What sucked though…is that I didn’t (and arguably still don’t) realize that my college days were soon to be over. Sure I knew in the back of my head. Why else would I go out on a Tuesday night or try to explore the entire city where my college was located in the last few weeks that I’ve neglected to explore in the entire four years in which I lived there?

Subconsciously I was freaking out.

I was spending money I barely had (my bad bank account). I wasn’t sleeping well for literally weeks on end (zombie status). I was eating my feelings  (just in time for bikini-season). I was trying to reconnect with people that I barely knew (and will definitely never see again).

I was sucking in all that is the “college-experience”.

And as the day got closer, I wasn’t afraid, I wasn’t nervous, and I wasn’t anxious. I was secure in the fact that I was graduating and ready to move on. I needed a new space, a new time, a new face. I was sick of the same people, the same town, the same classes. I wanted to make money, find my passion, grow. I was ready.

And then the weekend came.

The candlelight baccalaureate service on our college’s front lawn was beautiful. That’s when it first started to hit me. Tears silently filled my eyes as I struggled not to scream, sob, freak out. As soon as the seniors in various a cappella groups from campus began to sing the Irish Blessing “May The Road Rise Up To Meet You“, I lost it. Not only was this indicative of my college career ending and beginning a new chapter of my life, but OF COURSE the country I happened to study abroad in was Ireland.

Like, really? It HAD to be that song? 

Memories flooded my brain. Images of the friends, mistakes, blessings, anger, happiness, parties, and education I had at college slid across my mind like a slideshow.

Fast forward to later that night, in the local bar that I happen to love with a few of my best friends, enjoying the last beer we’d have there for awhile. We chatted a bit about graduation and how weird it was, but it felt like an ordinary night at that bar. Not the eve of our college graduation…

I don’t think I slept for more than 3 hours that night. I woke up late, as per usual, took a fast shower, attempted to apply make-up and put on my best fake smile.

This was it. This was the day that I had been working towards not only for the past four years of my life, but for the past 22. I was graduating college. 

Black circles under my eyes from many sleepless nights were only appropriate for my graduation day, as they were the symbol of my college life; whether I lost sleep due to staying up late finishing a paper and studying, or partying well into the early hours of the morning.

The ceremony was a blur. I try to remember, but only 3 weeks later and I hardly can. All I remember is that gut-wrenching feeling, and yet at the same time the avoidance of the fact that this could be the last time I sat in that school’s gym.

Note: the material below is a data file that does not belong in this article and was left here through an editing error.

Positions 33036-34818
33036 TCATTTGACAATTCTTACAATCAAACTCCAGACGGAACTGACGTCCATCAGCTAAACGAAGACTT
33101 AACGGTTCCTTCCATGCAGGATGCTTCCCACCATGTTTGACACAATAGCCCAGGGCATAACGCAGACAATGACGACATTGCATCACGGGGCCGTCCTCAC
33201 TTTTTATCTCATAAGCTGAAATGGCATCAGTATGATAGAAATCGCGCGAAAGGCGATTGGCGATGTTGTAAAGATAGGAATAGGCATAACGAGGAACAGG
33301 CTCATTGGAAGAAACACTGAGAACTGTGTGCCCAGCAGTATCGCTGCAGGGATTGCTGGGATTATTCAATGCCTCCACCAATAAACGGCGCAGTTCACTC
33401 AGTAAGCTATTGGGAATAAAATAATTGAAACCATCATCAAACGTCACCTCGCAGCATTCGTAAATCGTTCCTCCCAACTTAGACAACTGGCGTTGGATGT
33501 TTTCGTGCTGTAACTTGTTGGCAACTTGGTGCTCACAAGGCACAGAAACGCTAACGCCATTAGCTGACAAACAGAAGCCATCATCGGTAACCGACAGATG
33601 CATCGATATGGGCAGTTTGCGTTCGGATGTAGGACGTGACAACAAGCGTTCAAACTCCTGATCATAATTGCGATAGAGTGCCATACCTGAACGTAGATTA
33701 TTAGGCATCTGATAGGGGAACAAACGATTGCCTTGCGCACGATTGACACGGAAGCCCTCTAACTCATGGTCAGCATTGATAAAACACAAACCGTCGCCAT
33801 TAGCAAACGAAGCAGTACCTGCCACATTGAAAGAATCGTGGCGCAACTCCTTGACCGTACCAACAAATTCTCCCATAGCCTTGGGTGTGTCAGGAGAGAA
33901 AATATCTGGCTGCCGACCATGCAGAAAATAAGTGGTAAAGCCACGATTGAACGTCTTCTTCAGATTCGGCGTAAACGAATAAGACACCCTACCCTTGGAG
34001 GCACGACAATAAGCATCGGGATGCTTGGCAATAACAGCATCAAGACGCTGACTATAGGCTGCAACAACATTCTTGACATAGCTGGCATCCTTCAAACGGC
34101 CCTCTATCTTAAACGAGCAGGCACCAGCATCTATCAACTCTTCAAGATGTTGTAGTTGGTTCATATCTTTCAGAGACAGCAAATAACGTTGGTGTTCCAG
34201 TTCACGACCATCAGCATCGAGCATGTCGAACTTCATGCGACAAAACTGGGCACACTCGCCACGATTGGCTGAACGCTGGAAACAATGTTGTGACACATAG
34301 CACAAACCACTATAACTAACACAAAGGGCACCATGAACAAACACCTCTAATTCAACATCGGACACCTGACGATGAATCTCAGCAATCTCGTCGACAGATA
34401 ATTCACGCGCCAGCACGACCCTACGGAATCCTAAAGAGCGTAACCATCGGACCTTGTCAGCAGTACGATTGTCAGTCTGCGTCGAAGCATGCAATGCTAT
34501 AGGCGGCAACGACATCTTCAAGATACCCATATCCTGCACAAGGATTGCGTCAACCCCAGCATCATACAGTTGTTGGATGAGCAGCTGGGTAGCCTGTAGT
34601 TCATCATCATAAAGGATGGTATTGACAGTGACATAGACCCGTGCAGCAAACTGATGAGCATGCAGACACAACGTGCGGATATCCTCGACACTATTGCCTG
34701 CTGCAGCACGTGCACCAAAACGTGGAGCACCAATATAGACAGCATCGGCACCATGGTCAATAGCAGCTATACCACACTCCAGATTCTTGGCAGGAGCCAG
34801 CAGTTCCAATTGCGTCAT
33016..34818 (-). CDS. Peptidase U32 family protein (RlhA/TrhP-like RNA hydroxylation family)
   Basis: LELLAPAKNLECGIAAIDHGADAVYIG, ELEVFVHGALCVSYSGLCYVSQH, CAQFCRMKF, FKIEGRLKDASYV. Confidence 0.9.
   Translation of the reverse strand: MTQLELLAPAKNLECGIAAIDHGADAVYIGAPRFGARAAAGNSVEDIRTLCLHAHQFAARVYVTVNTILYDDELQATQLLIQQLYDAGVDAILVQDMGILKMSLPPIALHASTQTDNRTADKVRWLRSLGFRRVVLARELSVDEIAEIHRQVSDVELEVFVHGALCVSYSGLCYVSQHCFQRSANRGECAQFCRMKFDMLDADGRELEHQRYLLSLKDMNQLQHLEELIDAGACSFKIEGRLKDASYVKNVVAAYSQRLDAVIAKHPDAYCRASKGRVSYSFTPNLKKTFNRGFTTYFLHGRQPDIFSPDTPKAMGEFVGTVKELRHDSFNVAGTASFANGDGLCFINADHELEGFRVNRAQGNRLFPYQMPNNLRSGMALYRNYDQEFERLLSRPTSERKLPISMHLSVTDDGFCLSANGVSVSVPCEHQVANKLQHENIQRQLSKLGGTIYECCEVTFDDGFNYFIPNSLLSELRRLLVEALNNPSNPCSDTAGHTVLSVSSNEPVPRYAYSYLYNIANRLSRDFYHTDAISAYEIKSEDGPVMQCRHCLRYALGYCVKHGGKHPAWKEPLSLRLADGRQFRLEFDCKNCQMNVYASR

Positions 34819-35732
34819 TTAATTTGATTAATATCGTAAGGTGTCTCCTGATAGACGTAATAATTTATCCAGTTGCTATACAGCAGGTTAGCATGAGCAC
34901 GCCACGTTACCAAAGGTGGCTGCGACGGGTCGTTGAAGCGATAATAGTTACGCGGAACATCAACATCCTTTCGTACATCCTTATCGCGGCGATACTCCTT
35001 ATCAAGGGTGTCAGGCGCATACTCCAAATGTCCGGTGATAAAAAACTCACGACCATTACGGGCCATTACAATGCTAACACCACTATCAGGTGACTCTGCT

On graduation day, I barely saw any of my close friends from college. After the ceremony, I had a nice brunch with my family, packed up out of my college house, and began the hour drive home alone.

Um, thank God it was only an hour. The SECOND I fastened my seat belt, the tears came. And I am not talking some silent-cry like I’ve quietly done in my adult-life whenever I’ve come across a bad situation. I’m talking a SOB. A loud, painful-sounding, gasping-for-air sob.

That sob lasted the entire way home.  This is when it hit me. The last four years went by so fast. Freshman year felt like yesterday. I have met some of the best, crazy, smart, interesting people in the world. I had new experiences, new places, and new situations under my belt. And now it was all over. 

I remember feeling like I was going through a break-up, like Muhlenberg College dumped me and kicked me to the curb. I felt heart-broken.

And before this depressing-self-rant goes too far, I will leave you with this advice:

1. Don’t work at a card/gift store directly post graduation. It will only depress you to see people shopping for high school grad gifts, and make you think “UGH THEY’RE SO LUCKY, THEY STILL HAVE ALL OF COLLEGE.”

2. If you have to work at a card/gift store post graduation, go read through all of the inspirational sayings on cards and gifts…You might just come across this:

“You can’t move on to the next chapter of your life if you keep re-reading the last one”

3. The next chapter can (and probably will) be better than the last. College was great; it gave you perspective, experiences, and friends. You don’t have to let these things go, in fact, take these with you as you move on to the next chapter.

I truly believe, when given the chance, the ‘real-world’ can be just as fun and rewarding as the college experience was.

And I’m excited to find out just how great it can be!

(But really, this is how I feel about graduating)

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Are Student Loans Stunting Our Maturity?